India's princes fail to regain their privileges

IT WASN'T the money that India's maharajas and nawabs missed so much as the little courtesies: flying the family crest on the car bonnet, the occasional salute by cannonfire and having people call them 'Your Highness'.

But the Indian Supreme Court on Thursday closed the history books on the country's 545 princely families. The court rebuffed a challenge to the constitution by a feisty, 88-year-old nobleman from Rajasthan, the former Prince Kurundwad. The erstwhile maharaja fought a long legal battle to abolish an amendment in 1971 by the late Indira Gandhi, which stripped the aristocracy of their privy purses and privileges.

Speaking for the bench, the Chief Justice, L M Sharma, said: 'The distinction between the erstwhile rulers and the citizenry of India has to be ended so as to have a common brotherhood.' He added: 'In a country like ours, with so many disruptive forces of regionalism and communalism, it is necessary to emphasise that the unity and integrity of India can

be preserved only by a spirit of brotherhood.'

Many government officials were relieved by the verdict. At a time when India is shaken by religious violence, restoring the authority, even symbolically, of the old Hindu and Muslim rulers would undoubtedly increase the unrest, officials said.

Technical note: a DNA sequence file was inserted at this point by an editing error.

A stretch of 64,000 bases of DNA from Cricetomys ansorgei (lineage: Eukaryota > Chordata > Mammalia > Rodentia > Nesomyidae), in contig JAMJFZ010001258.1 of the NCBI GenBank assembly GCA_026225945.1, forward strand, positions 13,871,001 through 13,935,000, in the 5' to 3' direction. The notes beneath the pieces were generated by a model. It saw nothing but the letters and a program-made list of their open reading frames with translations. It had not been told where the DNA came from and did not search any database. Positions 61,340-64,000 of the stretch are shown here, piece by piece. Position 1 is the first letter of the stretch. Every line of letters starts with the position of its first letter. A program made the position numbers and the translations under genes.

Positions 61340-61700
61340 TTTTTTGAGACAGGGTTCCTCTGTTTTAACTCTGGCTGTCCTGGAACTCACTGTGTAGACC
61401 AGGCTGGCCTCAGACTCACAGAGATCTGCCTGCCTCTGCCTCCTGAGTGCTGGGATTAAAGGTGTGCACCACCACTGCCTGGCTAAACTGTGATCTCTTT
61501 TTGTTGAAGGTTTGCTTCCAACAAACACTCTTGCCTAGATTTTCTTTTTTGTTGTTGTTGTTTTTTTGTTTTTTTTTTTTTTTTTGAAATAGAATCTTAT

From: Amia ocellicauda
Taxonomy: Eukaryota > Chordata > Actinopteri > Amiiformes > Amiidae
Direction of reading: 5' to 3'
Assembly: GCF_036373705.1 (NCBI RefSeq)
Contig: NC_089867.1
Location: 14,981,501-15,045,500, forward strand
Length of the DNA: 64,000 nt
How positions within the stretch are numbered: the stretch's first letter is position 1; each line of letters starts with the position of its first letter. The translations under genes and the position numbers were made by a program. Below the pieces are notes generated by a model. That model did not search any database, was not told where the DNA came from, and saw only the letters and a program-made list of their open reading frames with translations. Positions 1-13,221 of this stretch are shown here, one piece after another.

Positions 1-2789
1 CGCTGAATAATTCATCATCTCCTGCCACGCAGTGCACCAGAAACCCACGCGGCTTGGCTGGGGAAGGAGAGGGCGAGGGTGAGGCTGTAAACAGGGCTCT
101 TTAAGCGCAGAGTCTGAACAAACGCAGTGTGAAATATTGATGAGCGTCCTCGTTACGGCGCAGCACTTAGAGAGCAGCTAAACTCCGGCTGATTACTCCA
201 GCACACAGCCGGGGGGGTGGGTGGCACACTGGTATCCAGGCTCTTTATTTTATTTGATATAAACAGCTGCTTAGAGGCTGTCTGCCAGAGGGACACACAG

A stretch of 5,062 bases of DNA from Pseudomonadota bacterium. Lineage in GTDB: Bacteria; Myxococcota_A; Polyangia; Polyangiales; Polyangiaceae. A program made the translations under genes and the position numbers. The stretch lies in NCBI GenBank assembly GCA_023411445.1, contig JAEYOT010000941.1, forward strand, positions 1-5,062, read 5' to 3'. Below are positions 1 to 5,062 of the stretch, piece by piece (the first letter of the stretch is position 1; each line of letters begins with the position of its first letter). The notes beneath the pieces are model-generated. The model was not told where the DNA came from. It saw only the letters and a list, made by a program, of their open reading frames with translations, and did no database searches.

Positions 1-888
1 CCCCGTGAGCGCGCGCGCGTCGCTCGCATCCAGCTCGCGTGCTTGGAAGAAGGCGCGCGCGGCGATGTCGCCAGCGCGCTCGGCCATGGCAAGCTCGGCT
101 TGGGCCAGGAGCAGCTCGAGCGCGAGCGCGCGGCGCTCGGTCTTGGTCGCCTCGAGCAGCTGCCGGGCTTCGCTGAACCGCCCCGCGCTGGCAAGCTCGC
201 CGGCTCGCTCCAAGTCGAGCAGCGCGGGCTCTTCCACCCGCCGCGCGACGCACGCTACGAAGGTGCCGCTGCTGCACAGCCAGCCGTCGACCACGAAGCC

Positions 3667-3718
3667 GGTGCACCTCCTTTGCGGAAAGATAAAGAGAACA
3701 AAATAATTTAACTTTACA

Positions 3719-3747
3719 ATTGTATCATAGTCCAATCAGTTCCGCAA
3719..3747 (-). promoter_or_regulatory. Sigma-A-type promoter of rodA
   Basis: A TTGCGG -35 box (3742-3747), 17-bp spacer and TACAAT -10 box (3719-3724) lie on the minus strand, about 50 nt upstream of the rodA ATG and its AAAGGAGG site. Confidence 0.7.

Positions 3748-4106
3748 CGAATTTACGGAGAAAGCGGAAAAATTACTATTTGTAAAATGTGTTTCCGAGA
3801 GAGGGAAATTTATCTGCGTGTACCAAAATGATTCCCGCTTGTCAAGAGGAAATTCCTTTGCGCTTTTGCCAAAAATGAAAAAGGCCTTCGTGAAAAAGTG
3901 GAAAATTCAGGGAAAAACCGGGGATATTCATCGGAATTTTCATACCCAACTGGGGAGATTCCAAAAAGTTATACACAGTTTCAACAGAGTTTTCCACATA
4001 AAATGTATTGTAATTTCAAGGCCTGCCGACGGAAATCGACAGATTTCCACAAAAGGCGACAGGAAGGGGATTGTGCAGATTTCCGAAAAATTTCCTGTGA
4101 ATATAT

Many members of Indian royalty complain that all their anni since the late Mrs Gandhi seized their purses have been horribiles. Lawyers representing the Indian princes had been demanding compensation of pounds 22m. An elderly princess said: 'Many of the princes died of shock after 1971. They had no business training, and whoever thought they would be dispossessed?' Now this maharani lives at an ashram, meditating on the illusory nature of life.

A menagerie of maharajas and nawabs ruled nearly half of India before independence in 1947. They turned over their kingdoms, some as large as France, others a few paltry acres, with guarantees from Lord Mountbatten that they could keep their wealth and privileges. But over the years their status and treasures were chiselled away. As prime minister, Mrs Gandhi envied the power that the princes had over their subjects. A socialist, she wagered that in a country with so many poor it would be a popular move to humble the royals. She was correct.

Privately, few Indian noblemen thought that the Supreme Court would reverse Mrs Gandhi's amendment. The Nawab of Pataudi, who captained the Indian cricket team in the 1960s and who now models clothes for mature men, said: 'None of us want to go back to the old days. But what Mrs Gandhi did to us was extremely unfair. It could've been carried out with a bit more finesse.'

The fortunes of the princes vary wildly. Some, such as Madhavrao Scindia, whose father was the maharaja of Gwalior, are among the world's richest men. Other princes have retreated into the armed services or politics. Some princely politicians, even left- wingers such as the former prime minister, V P Singh, seldom correct anyone who calls them by their old title, even though Mrs Gandhi banned their use.